These businesses were created by fundagelicals to prey upon their fellow fundagelicals. Non-fundagelicals typically get weirded out by how “religious” these businesses’ operating practices seem. And, too, non-fundagelicals typically know already that MLMs are bad news for all but a fraction of participants.
But the people MLM creators aim for will resonate with the MLM message:
- You deserve success.
- This is easy and fun!
- This business pays well for practically no effort, qualifications, education, or even paperwork.
- Your god wants you to succeed with this business.
- You just have to believe that you’ll succeed.
- Even if everything points to failure, with enough faith you can succeed.
The leadership of these MLMs, the leadership of the political movements that have developed to pander to right-wing Christians, and the religious leaders of those Christians themselves are by now more inbred than the royal houses of 17th-century Europe.
Set Up to Fail.
Of course, this mindset puts the Christians who fall into prosperity gospel at tremendous risk.
The same thinking leads the flocks to their infamous gullibility, their lack of concern about complete nincompoops advising them, the weird compartmentalization they practice around their own hypocrisy, and their strangely subjective “objective morality.”
And yes, the same thinking propelled right-wing conservative Christians into the politicized marching-force that they are today. When we think about the worst-of-the-worst parts of Christianity, it’s impossible to pry those parts away from the same mindset that led to prosperity gospel.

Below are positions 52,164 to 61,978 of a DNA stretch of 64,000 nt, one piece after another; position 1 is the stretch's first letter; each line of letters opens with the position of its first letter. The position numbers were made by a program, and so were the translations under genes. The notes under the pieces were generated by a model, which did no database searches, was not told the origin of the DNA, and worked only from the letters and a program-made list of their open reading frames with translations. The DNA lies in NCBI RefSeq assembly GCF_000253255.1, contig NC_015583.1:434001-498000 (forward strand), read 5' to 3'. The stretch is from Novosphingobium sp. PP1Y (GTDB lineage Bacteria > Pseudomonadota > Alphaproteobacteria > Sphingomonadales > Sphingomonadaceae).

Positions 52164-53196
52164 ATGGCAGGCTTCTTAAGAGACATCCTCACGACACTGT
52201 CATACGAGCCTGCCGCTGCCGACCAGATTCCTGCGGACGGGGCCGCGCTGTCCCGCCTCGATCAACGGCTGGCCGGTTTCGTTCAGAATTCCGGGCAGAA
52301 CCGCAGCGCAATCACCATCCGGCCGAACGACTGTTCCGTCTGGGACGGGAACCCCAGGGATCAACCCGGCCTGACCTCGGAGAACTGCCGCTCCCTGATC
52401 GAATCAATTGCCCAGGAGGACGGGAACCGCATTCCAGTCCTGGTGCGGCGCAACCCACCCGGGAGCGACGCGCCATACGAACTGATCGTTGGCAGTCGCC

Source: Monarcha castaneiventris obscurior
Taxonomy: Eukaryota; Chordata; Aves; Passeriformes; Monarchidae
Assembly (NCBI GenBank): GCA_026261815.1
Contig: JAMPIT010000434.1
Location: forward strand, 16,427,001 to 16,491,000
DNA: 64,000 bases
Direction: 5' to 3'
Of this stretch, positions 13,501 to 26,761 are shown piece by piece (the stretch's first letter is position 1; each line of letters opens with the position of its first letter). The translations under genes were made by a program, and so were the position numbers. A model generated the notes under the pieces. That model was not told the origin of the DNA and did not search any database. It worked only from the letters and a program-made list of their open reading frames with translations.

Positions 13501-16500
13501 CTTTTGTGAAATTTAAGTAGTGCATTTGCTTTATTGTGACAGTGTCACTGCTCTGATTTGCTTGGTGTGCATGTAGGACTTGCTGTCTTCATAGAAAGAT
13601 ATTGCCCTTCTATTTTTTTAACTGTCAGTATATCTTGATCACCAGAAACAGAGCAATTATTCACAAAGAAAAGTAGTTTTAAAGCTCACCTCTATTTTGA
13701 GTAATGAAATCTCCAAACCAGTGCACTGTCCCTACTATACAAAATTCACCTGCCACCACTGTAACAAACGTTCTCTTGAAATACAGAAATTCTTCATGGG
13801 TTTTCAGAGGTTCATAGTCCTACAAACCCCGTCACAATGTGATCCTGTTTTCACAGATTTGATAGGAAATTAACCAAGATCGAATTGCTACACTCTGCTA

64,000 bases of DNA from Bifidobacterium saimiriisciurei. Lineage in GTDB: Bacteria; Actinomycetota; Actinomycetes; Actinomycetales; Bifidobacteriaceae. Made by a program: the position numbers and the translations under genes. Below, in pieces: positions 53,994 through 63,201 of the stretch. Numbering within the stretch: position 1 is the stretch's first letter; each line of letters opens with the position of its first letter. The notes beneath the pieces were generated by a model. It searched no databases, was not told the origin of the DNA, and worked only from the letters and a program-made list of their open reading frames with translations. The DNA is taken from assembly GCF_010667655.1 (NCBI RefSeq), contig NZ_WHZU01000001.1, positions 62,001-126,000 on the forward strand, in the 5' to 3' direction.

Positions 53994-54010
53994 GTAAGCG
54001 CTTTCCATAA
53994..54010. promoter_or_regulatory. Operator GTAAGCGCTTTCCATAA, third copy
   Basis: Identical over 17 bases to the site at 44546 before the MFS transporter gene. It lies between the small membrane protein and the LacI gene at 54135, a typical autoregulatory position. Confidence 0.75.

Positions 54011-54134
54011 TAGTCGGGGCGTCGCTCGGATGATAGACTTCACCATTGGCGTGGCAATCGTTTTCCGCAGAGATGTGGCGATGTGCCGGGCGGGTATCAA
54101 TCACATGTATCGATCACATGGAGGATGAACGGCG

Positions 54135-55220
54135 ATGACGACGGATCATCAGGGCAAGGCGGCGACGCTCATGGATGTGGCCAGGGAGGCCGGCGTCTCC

As long as hucksters can stand on stages and pray for “Jesus” to bless their enterprises, as long as Christians see success as a sign of divine favor (and failure as the price of disobedience to that same deity), and as long as Christians’ greed outweighs their common sense, the religion’s leaders will not be reversing that decline.
That’s why not a single survey in the past 10 years from a single reputable survey-house gives Christians a bat’s chance in Hell of recovery, you know. Evangelicals and their overwhelming lust for power and wealth have played a major hand in their religion’s decline in America.
These hucksters and conjobs count on those same Christians to fail to recognize that their leaders have been pandering to them–and callously manipulating them–for years. Nope. That ain’t going to happen.
No, the flocks would rather hear that success is right around the corner, that the creator of the entire universe wants them to get rich and retire at 30 to walk the beaches of the world–and oh yes, that their tribe is going to retake its former dominance any day now.
Any day now.
Through his loyal agents on Earth, “Jesus” tells them so–several times a week.
NEXT UP: Set your Wayback Machines for Portland: 1994! I’ll show you just how similar one MLM’s recruitment and marketing tactics were to the religion I’d literally just escaped. That similarity saved me from diving into the MLM–and solidified quite a few things about the religion so closely entangled with it. Join me next time for “The Ambot Who Loved Me.”